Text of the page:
About David Pendered

David Pendered, Managing Editor, is an Atlanta journalist with nearly 30 years experience reporting on the region’s urban affairs, from Atlanta City Hall to the state Capitol. Since 2008, he has written for print and digital publications, and advised on media and governmental affairs. Previously, he spent more than 26 years with The Atlanta Journal-Constitution and won awards for his coverage of schools and urban development. David graduated from North Carolina State University and was a Western Knight Center Fellow. David was born in Pennsylvania, grew up in North Carolina and is married to a fifth-generation Atlantan.
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4 comments
writes_of_weigh
writes_of_weigh

One wonders if the instant powers will additionally, rebuild  current "gaps" in rail service in the state of Georgia, as well as Brunswick port area trackage. One of the track "gaps", of potential interest to Caterpillar, exists currently between downtown Athens,(the CSX and Athens Line connection track) and near Madison Georgia, a former Norfolk Southern(Central of Georgia) secondary route between Athens and Gordon(Macon) which was partially abandoned, downgraded, and shortlined(sold to "non-linear" interests). The route, subjected to a series of misfortunes, is none-the-less, the most direct rail route from Caterpillar's new Georgia plant(abuilding as you read) and Georgia's two largest ports(Savannah and Brunswick). Brunswick('s port) has been utilized in the past by other vehicle manufacturers like BMW and Mercedes-Benz, and might even be hosting movement of Georgia produced Kia vehicles.

The roll on roll off capabilities there, while well utilized, are not the only assets attracting the heavy-weights of industry to Georgia's varied ports. There has been past utilization of Brunswick for trans-shipment of U.S. grainstocks to Eur-asia, and even huge industrial equipment has been shipped in for transfer to specially designed high-wide rail equipment which furthered the load to an interior manufacturing facility. Brunswick, and Georgia's other ports, are THE link in global commerce.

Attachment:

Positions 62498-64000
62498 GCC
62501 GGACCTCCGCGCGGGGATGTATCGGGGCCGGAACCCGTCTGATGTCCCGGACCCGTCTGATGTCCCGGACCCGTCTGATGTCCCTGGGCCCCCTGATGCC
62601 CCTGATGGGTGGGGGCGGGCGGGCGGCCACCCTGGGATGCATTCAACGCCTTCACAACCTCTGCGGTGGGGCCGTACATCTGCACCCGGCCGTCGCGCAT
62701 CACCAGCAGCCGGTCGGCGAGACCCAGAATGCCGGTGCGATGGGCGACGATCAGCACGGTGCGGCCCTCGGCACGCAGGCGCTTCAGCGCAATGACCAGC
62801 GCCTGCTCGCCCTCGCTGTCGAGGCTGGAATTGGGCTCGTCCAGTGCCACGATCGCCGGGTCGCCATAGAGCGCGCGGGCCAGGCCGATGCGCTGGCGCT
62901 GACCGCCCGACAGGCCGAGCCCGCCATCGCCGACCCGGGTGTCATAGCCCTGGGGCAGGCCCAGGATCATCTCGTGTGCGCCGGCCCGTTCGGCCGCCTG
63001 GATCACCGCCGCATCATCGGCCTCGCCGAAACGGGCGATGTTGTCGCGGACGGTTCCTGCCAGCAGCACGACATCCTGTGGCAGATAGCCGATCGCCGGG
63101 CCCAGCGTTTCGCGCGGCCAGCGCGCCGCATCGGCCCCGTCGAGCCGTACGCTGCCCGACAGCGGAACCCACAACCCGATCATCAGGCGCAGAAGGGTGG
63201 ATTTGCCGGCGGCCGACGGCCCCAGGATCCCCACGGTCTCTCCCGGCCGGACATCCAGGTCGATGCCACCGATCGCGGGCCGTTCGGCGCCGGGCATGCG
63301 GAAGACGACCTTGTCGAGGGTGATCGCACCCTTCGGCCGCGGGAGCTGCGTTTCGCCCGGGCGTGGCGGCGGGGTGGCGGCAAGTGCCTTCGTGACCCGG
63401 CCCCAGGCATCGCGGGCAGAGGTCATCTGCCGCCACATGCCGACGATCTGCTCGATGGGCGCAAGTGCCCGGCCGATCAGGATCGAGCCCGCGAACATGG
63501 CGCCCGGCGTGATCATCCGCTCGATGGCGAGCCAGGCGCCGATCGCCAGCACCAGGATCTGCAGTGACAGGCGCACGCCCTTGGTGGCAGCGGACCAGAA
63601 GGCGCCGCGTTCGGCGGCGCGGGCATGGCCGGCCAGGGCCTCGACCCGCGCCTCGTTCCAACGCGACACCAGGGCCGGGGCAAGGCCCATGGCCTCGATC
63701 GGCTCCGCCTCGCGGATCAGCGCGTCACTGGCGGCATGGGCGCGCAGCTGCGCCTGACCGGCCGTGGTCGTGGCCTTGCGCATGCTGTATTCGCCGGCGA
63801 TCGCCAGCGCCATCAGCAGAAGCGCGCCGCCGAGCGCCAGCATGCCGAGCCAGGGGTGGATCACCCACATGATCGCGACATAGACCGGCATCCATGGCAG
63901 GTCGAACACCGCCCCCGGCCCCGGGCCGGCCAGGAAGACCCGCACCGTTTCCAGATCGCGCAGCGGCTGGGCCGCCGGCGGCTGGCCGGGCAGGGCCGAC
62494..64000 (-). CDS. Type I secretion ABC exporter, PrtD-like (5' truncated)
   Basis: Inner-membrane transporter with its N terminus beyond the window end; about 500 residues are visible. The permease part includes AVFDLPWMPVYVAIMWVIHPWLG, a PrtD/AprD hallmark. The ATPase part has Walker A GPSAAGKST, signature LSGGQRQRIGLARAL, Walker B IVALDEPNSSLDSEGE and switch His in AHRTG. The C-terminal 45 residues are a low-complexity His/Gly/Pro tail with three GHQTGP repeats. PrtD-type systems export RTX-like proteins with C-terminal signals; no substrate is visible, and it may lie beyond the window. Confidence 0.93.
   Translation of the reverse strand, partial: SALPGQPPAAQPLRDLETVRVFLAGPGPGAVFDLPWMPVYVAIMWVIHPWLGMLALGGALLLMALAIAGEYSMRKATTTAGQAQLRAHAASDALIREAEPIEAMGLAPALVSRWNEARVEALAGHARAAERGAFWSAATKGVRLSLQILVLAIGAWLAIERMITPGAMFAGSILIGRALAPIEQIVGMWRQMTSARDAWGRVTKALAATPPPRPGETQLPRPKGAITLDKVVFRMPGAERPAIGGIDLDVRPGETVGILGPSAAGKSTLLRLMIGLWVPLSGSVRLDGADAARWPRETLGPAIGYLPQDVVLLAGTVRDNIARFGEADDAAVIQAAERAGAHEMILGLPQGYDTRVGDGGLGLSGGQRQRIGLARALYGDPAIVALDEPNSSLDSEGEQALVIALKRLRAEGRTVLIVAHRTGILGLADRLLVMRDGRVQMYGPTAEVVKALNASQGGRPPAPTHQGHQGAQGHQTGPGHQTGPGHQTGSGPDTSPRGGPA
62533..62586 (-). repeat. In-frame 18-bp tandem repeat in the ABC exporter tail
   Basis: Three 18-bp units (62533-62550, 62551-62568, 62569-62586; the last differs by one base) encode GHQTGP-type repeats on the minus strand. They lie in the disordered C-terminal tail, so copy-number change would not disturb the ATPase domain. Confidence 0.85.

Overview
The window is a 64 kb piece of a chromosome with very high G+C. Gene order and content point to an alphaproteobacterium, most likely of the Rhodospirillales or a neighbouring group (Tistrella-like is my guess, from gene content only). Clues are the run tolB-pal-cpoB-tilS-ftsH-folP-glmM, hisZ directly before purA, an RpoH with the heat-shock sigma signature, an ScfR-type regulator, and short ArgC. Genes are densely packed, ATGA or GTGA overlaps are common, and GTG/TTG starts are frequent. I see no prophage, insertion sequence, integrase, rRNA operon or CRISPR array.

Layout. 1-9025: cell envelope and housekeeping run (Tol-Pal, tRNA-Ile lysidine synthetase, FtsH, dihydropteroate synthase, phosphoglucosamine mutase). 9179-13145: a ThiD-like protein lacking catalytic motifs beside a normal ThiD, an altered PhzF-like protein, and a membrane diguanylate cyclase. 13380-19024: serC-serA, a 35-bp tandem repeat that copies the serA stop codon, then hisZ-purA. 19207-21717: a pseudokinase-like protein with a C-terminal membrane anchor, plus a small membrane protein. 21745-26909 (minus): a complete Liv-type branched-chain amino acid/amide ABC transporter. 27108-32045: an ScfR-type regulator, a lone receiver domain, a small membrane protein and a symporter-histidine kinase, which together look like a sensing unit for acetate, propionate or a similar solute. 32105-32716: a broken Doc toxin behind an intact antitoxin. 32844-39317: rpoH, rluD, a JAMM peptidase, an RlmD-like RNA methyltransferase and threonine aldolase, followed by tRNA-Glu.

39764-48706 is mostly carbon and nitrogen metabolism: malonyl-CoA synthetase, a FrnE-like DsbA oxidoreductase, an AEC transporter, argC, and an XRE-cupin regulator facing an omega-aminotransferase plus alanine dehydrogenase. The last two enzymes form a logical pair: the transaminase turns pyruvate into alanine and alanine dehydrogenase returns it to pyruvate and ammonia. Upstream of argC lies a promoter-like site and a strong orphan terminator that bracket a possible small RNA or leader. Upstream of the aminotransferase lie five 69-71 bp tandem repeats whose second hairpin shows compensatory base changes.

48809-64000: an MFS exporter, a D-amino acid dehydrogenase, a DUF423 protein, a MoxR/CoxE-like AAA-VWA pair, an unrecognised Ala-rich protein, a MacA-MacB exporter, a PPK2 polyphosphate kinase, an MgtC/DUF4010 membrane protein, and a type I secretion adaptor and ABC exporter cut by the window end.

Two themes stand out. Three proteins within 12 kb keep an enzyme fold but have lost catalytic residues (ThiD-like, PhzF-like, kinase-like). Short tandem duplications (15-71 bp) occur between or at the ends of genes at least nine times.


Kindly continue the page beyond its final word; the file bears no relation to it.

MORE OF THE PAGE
It may be time to tie those publicly owned port assets to the publicly owned(leased) rail right-of-way which springs from the zero milepost in deep underground Atlanta and proceeds North and northwesterly to Chattanooga. Tie the rail route into the airport(as Maria seems to be suggesting(see elsewhere in Saporta Report), and suddendly a synergistic logistics blueprint begins to emerge, which just may serve Georgia and Georgians well into the future(if we can just jump the "gaps" bestowed by the "private sector").   

writes_of_weigh
writes_of_weigh

One wonders if the instant powers will additionally, rebuild  current "gaps" in rail service in the state of Georgia, as well as Brunswick port area trackage. One of the track "gaps", of potential interest to Caterpillar, exists currently between downtown Athens,(the CSX and Athens Line connection track) and near Madison Georgia, a former Norfolk Southern(Central of Georgia) secondary route between Athens and Gordon(Macon) which was partially abandoned, downgraded, and shortlined(sold to "non-linear" interests). The route, subjected to a series of misfortunes, is none-the-less, the most direct rail route from Caterpillar's new Georgia plant(abuilding as you read) and Georgia's two largest ports(Savannah and Brunswick). Brunswick('s port) has been utilized in the past by other vehicle manufacturers like BMW and Mercedes-Benz, and might even be hosting movement of Georgia produced Kia vehicles. The roll on roll off capabilities there, while well utilized, are not the only assets attracting the heavy-weights of industry to Georgia's varied ports. There has been past utilization of Brunswick for trans-shipment of U.S. grainstocks to Eur-asia, and even huge industrial equipment has been shipped in for transfer to specially designed high-wide rail equipment which furthered the load to an interior manufacturing facility. Brunswick, and Georgia's other ports, are THE link in global commerce. It may be time to tie those publicly owned port assets to the publicly owned(leased) rail right-of-way which springs from the zero milepost in deep underground Atlanta and proceeds North and northwesterly to Chattanooga. Tie the rail route into the airport(as Maria seems to be suggesting(see elsewhere in Saporta Report), and suddendly a synergistic logistics blueprint begins to emerge, which just may serve Georgia and Georgians well into the future(if we can just jump the "gaps" bestowed by the "private sector").